Thanks for any help!
How do I get elements in a variadic templated tuple
21 November 2011  01:12 AM
I am making a tuple class using variadic templates and am stumped on how to correctly implement a get element function.
I've tried a few approaches, only to have them fail miserably for various reasons.
Here is my code for the tuple:
I am not interested in using the stl tuple, I am just interested in learning how to use variadic templates.
Thanks for any help!
I've tried a few approaches, only to have them fail miserably for various reasons.
Here is my code for the tuple:
// undefined tuple template<typename... T> class tuple; // empty tuple template< > class tuple< > { }; template<typename U, typename... T> class tuple<U, T...> { public: tuple () {}; tuple (U& f, T&... r); U first_; tuple<T...> rest_; }; template<typename U, typename... T> tuple<U, T...>::tuple (U& f, T&... r) { first_ = f; rest_ = tuple<T...> (r...); }
I am not interested in using the stl tuple, I am just interested in learning how to use variadic templates.
Thanks for any help!
Potential Problems with Perspective and LookAt Matrix
02 September 2011  01:29 AM
I am designing matrix functions for a right handed coordinate system where x is right, y is forward, and z is up.
Currently, I am using matrix code taken from a right handed system where x is right, y is up, and z is backward. I have not modified this code except for yaw pitch and roll which seems to be working fine via a 90 degree clockwise x axis rotation applied to it. Although the game terrain appears to look normal, the camera starts facing down instead of forward and movement of the camera position is very odd.
I am thinking that some modifications to the perspective and lookat matrices are needed. I have tried a few modifications such as the same 90 degree rotation given to yaw pitch and roll, but none of these modifications have helped much and they usually make things worse.
Here are the functions for perspective and lookat matrices that I am currently using:
Does anyone have any ideas on how these functions can be corrected?
For starters it seems that height might be better off in a z position instead of a y position in perspective, and that given the different direction of up, z and y could be swapped in some way in lookat. However simple swaps don't seem to help much, so I must be missing something.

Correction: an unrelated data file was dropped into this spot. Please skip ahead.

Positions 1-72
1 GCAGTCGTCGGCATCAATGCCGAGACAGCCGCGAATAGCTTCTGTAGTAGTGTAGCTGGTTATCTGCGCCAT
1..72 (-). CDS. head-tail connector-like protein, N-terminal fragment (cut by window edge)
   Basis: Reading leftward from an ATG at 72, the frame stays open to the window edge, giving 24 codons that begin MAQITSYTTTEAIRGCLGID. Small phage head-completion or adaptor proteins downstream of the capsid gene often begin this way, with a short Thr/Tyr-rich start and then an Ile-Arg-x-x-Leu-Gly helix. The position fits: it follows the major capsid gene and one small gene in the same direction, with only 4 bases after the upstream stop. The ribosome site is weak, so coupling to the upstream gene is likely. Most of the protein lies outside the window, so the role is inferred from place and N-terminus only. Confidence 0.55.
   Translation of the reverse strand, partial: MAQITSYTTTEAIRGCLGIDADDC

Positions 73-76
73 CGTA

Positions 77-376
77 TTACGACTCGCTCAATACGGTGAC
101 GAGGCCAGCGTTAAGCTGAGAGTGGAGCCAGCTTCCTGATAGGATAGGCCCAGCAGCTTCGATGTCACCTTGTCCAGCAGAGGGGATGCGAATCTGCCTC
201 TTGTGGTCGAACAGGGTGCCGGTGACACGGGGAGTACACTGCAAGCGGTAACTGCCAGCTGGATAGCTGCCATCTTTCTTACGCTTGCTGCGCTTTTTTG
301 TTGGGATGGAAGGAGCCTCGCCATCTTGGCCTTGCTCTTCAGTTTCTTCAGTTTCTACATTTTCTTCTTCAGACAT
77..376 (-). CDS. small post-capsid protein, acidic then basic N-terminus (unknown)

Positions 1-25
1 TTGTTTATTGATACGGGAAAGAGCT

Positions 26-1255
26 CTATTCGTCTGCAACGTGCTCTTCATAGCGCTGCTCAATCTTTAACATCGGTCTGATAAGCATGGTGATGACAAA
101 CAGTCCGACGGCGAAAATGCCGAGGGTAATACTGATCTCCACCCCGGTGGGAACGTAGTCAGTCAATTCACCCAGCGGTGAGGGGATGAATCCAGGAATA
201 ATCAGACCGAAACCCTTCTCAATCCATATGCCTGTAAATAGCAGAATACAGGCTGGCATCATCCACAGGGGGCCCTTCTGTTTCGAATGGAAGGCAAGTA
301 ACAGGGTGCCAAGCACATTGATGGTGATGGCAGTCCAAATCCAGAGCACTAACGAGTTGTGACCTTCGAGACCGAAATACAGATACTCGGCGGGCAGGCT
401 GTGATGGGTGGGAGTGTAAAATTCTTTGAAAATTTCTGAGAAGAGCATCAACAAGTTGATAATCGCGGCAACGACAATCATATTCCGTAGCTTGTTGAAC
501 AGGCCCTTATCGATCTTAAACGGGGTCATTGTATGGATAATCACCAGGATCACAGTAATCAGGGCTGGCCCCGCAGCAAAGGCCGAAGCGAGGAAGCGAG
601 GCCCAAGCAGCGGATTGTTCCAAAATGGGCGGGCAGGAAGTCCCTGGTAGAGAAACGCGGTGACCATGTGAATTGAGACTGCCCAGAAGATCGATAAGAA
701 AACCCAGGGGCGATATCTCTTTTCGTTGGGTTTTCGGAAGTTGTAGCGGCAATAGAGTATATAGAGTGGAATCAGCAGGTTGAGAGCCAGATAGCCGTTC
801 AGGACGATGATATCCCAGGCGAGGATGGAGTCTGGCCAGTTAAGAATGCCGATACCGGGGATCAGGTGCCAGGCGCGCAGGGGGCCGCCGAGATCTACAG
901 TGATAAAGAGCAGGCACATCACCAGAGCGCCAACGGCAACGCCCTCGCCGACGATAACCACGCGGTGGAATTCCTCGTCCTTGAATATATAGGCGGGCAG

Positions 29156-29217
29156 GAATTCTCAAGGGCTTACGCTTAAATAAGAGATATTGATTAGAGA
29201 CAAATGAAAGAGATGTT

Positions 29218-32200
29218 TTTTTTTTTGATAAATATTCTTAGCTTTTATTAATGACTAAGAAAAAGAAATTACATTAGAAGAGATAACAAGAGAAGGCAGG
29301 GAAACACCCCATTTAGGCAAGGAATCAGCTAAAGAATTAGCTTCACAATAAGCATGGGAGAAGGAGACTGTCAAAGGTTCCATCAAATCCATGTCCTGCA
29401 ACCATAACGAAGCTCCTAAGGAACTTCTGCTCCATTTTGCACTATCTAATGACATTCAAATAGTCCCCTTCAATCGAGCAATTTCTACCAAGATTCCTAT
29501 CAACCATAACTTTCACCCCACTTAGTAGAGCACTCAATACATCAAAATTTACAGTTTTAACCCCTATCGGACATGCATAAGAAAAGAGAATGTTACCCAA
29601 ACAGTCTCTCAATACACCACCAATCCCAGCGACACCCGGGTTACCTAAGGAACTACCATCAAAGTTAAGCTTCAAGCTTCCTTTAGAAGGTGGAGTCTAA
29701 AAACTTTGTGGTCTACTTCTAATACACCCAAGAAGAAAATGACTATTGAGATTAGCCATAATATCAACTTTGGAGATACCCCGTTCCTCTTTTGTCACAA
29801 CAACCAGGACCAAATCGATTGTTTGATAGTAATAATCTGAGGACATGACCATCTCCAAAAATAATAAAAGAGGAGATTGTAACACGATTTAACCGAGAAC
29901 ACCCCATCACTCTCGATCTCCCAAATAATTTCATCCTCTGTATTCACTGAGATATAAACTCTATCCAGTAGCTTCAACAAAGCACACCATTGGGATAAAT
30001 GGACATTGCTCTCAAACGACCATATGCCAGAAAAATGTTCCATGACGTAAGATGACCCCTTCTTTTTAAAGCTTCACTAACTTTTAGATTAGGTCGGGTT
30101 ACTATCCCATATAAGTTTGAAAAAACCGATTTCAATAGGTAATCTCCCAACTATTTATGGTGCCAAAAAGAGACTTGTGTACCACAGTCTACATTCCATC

Thanks for any help!
Currently, I am using matrix code taken from a right handed system where x is right, y is up, and z is backward. I have not modified this code except for yaw pitch and roll which seems to be working fine via a 90 degree clockwise x axis rotation applied to it. Although the game terrain appears to look normal, the camera starts facing down instead of forward and movement of the camera position is very odd.
I am thinking that some modifications to the perspective and lookat matrices are needed. I have tried a few modifications such as the same 90 degree rotation given to yaw pitch and roll, but none of these modifications have helped much and they usually make things worse.
Here are the functions for perspective and lookat matrices that I am currently using:
void MatrixPerspectiveFov (Matrix& dest, float32 fov, float32 aspect, float32 nearClip, float32 farClip) { float32 height = Cot (fov / 2.0f); dest.Init (height / aspect, 0.0f, 0.0f, 0.0f, 0.0f, height, 0.0f, 0.0f, 0.0f, 0.0f, farClip / (nearClip  farClip), 1.0f, 0.0f, 0.0f, nearClip * farClip / (nearClip  farClip), 0.0f); } void MatrixLookAt (Matrix& dest, Vector3D& eye, Vector3D& at, Vector3D& up) { Vector3D xAxis; Vector3D yAxis; Vector3D zAxis; Vector3DSubtract (eye, at, zAxis); zAxis.Normalize (); Vector3DCross (zAxis, up, xAxis); xAxis.Normalize (); Vector3DCross (zAxis, xAxis, yAxis); dest.Init (xAxis.x, yAxis.x, zAxis.x, 0.0f, xAxis.y, yAxis.y, zAxis.y, 0.0f, xAxis.z, yAxis.z, zAxis.z, 0.0f, xAxis.Dot (eye), yAxis.Dot (eye), zAxis.Dot (eye), 1.0f); }
Does anyone have any ideas on how these functions can be corrected?
For starters it seems that height might be better off in a z position instead of a y position in perspective, and that given the different direction of up, z and y could be swapped in some way in lookat. However simple swaps don't seem to help much, so I must be missing something.
Thanks for any help!